Since 1970, Earth Day has been celebrated worldwide on April 22. And each country has personalized this celebration by combining values from their unique cultures with global action and, most important, by placing intention into the celebration of our shared home. If you need some inspiration to get your own Earth Day celebration started, here’s what you can learn from your very own neighbors on this green Earth.
1. Educate and learn.
Earth Day is eponymous to the pachamama, a term used by indigenous communities in Bolivia to refer to Mother Earth. Rituals celebrating and protecting the Earth are deeply intertwined into the fabric of everyday life in Bolivia. The nation is so passionate about sustainability and conservation that by sheer will—and a fair share of lobbying—Bolivia convinced the United Nations to officially recognize April 22 as International Mother Earth Day.
While in the Andean country, August 1 is the date that most aboriginal rituals celebrating Mother Earth take place; April 22 is, in turn, a day that Bolivians set aside for reflection on environmental damage caused by humans and shuffling possible solutions to this plight.
Each April 22, the government ministries that manage Bolivia’s natural and environmental resources step into the public sphere, alongside NGOs and green startups, to directly interact with its citizens at a grassroots level. An Earth Day fair is set up in every major city’s main square to teach the citizens new eco-friendly ways to care for the environment as well as listen to their suggestions on how to build a sustainable country together.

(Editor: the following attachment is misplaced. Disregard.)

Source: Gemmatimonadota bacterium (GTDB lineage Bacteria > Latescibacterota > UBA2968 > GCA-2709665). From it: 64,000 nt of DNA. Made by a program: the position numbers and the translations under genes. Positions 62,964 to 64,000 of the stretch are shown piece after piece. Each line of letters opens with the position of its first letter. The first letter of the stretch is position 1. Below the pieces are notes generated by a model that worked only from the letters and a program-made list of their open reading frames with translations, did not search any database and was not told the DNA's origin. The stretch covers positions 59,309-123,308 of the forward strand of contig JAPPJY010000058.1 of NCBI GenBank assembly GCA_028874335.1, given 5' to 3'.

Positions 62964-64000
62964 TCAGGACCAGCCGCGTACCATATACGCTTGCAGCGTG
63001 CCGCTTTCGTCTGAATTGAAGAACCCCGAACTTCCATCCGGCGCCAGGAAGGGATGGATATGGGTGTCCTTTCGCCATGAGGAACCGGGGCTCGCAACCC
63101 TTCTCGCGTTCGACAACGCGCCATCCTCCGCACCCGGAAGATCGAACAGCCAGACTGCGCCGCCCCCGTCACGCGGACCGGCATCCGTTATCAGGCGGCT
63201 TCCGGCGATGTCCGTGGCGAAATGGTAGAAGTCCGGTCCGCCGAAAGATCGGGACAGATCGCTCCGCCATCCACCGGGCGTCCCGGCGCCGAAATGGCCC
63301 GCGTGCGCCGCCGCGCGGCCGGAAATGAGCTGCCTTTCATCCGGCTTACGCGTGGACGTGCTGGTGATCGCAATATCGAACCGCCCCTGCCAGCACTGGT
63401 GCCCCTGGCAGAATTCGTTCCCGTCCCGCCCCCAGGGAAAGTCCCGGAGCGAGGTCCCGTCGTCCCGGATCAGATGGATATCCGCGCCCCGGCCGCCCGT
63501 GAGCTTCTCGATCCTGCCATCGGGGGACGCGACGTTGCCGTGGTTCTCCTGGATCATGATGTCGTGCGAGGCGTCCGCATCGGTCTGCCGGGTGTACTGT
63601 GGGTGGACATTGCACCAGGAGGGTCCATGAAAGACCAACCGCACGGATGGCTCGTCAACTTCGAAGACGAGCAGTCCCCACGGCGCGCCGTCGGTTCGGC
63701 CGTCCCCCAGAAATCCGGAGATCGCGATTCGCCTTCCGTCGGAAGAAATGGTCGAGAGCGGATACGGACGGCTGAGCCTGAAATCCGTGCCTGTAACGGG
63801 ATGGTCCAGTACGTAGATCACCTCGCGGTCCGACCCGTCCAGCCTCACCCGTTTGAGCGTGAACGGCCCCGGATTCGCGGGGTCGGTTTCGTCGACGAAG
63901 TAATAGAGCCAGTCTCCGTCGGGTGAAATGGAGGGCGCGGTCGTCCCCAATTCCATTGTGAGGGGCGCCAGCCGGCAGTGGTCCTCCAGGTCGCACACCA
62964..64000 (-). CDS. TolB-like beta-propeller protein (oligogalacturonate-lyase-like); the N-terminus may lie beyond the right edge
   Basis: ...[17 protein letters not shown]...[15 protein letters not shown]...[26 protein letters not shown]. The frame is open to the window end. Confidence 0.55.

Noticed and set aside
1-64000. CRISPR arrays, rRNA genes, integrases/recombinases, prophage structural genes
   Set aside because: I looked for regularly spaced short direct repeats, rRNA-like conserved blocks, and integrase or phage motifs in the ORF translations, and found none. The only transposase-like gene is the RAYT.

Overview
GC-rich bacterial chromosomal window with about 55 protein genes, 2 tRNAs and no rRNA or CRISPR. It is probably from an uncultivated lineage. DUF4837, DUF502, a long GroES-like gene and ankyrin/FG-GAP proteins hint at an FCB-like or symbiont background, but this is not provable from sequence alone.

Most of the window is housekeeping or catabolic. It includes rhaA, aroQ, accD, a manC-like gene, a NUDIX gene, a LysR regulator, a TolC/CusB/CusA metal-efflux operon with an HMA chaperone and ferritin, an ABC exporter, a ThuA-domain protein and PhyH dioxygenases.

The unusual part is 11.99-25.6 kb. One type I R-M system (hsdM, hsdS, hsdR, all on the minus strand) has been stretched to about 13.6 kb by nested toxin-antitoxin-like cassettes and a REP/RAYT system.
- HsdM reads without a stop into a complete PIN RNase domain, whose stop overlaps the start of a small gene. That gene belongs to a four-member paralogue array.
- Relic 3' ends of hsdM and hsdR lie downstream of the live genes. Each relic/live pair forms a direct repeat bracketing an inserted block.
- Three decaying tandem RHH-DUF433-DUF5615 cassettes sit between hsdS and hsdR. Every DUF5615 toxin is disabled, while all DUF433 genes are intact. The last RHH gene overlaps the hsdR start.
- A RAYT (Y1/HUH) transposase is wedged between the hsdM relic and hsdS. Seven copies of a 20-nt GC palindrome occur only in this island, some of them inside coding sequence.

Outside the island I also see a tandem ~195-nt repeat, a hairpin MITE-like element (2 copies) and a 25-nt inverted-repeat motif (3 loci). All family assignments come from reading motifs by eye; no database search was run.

Celebrate Bolivia-style by researching organizations where you can contribute time, money or your specific skillset to raise awareness about environmental changes.
2. Step outside and mindfully enjoy nature’s gifts.
Norway ranks at the top of the charts for the happiest countries on Earth for good reason. Residents have unabated access to an enchanting natural scenery that does more than inspire movies like Disney’s Frozen. After all, Norwegians’ deep connection to the environment is, some say, the very secret to their cheerfulness.
So it comes as no surprise that to celebrate this important day, locals enjoy a daylong celebration riddled with festivals and outdoor performances. Mixing the arts with the outdoors is their own recipe for a joyous Earth Day celebration. Families and groups of friends step outside in hordes to enjoy music and laughs under the much-welcome rays of sun that accompany the first spring blossoms after a long and dark winter.
Try your own nature therapy. Gather with friends to take a hike on a new trail or host a picnic in the park. Revel in friendships and sunshine.
Related: 4 Ways to Spend More Time Outside
3. Meditate with intention.
Thailand takes a different approach to Earth Day, focusing on introspection and becoming truly aware of one’s role on this great green Earth. On this day, hundreds of thousands of Buddhist monks and followers of the faith flock to wats and pagodas throughout the country for a spiritual celebration of Earth Day.